Distributing the Kalman filters for largescale systems
 IEEE Trans. on Signal Processing, http://arxiv.org/pdf/0708.0242
"... Abstract—This paper presents a distributed Kalman filter to estimate the state of a sparsely connected, largescale,dimensional, dynamical system monitored by a network of sensors. Local Kalman filters are implemented ondimensional subsystems,, obtained by spatially decomposing the largescale sys ..."
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Cited by 55 (11 self)
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Abstract—This paper presents a distributed Kalman filter to estimate the state of a sparsely connected, largescale,dimensional, dynamical system monitored by a network of sensors. Local Kalman filters are implemented ondimensional subsystems,, obtained by spatially decomposing the largescale system. The distributed Kalman filter is optimal under an th order Gauss–Markov approximation to the centralized filter. We quantify the information loss due to this thorder approximation by the divergence, which decreases as increases. The order of the approximation leads to a bound on the dimension of the subsystems, hence, providing a criterion for subsystem selection. The (approximated) centralized Riccati and Lyapunov equations are computed iteratively with only local communication and loworder computation by a distributed iterate collapse inversion (DICI) algorithm. We fuse the observations that are common among the local Kalman filters using bipartite fusion graphs and consensus averaging algorithms. The proposed algorithm achieves full distribution of the Kalman filter. Nowhere in the network, storage, communication, or computation ofdimensional vectors and matrices is required; only dimensional vectors and matrices are communicated or used in the local computations at the sensors. In other words, knowledge of the state is itself distributed. Index Terms—Distributed algorithms, distributed estimation, information filters, iterative methods, Kalman filtering, largescale systems, matrix inversion, sparse matrices. I.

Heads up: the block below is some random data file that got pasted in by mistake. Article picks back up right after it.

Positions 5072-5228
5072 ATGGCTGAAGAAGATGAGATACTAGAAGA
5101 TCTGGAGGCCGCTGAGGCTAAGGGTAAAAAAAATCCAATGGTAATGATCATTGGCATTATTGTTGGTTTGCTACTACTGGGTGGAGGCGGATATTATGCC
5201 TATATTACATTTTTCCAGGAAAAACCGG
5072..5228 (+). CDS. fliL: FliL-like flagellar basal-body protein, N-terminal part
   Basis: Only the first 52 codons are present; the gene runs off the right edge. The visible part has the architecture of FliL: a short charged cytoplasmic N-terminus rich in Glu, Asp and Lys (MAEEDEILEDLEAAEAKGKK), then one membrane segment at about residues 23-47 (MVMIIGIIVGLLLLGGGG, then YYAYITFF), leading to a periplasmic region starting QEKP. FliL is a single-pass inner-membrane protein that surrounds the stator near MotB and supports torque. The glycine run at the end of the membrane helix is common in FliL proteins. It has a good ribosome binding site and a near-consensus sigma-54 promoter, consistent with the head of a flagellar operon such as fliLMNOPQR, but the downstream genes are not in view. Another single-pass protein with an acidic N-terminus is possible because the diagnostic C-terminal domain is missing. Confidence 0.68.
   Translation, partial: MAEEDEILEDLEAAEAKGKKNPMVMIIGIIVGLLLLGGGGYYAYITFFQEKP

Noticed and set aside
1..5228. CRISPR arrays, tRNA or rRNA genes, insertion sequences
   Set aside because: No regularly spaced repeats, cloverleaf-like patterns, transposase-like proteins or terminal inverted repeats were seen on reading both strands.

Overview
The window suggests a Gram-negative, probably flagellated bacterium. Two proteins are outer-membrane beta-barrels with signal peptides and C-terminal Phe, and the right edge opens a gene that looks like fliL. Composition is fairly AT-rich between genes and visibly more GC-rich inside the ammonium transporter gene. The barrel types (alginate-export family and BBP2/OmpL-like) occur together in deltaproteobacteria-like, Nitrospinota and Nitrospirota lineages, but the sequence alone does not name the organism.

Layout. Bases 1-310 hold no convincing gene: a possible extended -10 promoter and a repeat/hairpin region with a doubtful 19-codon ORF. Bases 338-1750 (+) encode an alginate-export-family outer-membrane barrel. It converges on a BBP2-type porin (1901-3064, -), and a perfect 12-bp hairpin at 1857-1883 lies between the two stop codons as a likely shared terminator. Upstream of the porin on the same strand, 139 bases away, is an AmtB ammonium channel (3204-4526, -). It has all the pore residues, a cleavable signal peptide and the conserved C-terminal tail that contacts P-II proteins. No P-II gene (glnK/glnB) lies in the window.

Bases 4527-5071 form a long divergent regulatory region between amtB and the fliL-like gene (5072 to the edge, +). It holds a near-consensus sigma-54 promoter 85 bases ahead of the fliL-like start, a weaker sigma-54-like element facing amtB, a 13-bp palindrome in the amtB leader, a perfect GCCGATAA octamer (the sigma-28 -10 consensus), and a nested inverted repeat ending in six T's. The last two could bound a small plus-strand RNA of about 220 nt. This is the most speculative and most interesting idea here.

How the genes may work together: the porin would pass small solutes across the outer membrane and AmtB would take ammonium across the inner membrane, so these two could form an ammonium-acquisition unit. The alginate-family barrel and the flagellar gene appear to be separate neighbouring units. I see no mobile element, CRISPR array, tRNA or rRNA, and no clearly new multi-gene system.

Multivehicle consensus with a timevarying reference state
, 2007
"... In this paper, we study the consensus problem in multivehicle systems, where the information states of all vehicles approach a timevarying reference state under the condition that only a portion of the vehicles (e.g., the unique team leader) have access to the reference state and the portion of th ..."
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Cited by 53 (13 self)
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In this paper, we study the consensus problem in multivehicle systems, where the information states of all vehicles approach a timevarying reference state under the condition that only a portion of the vehicles (e.g., the unique team leader) have access to the reference state and the portion of the vehicles might not have a directed path to all of the other vehicles in the team. We first analyze a consensus algorithm with a constant reference state using graph theoretical tools. We then propose consensus algorithms with a timevarying reference state and show necessary and sufficient conditions under which consensus is reached on the timevarying reference state. The timevarying reference state can be an exogenous signal or evolve according to a nonlinear model. These consensus algorithms are also extended to achieve relative state deviations among the vehicles. An application example to multivehicle formation control is given as a proof of concept.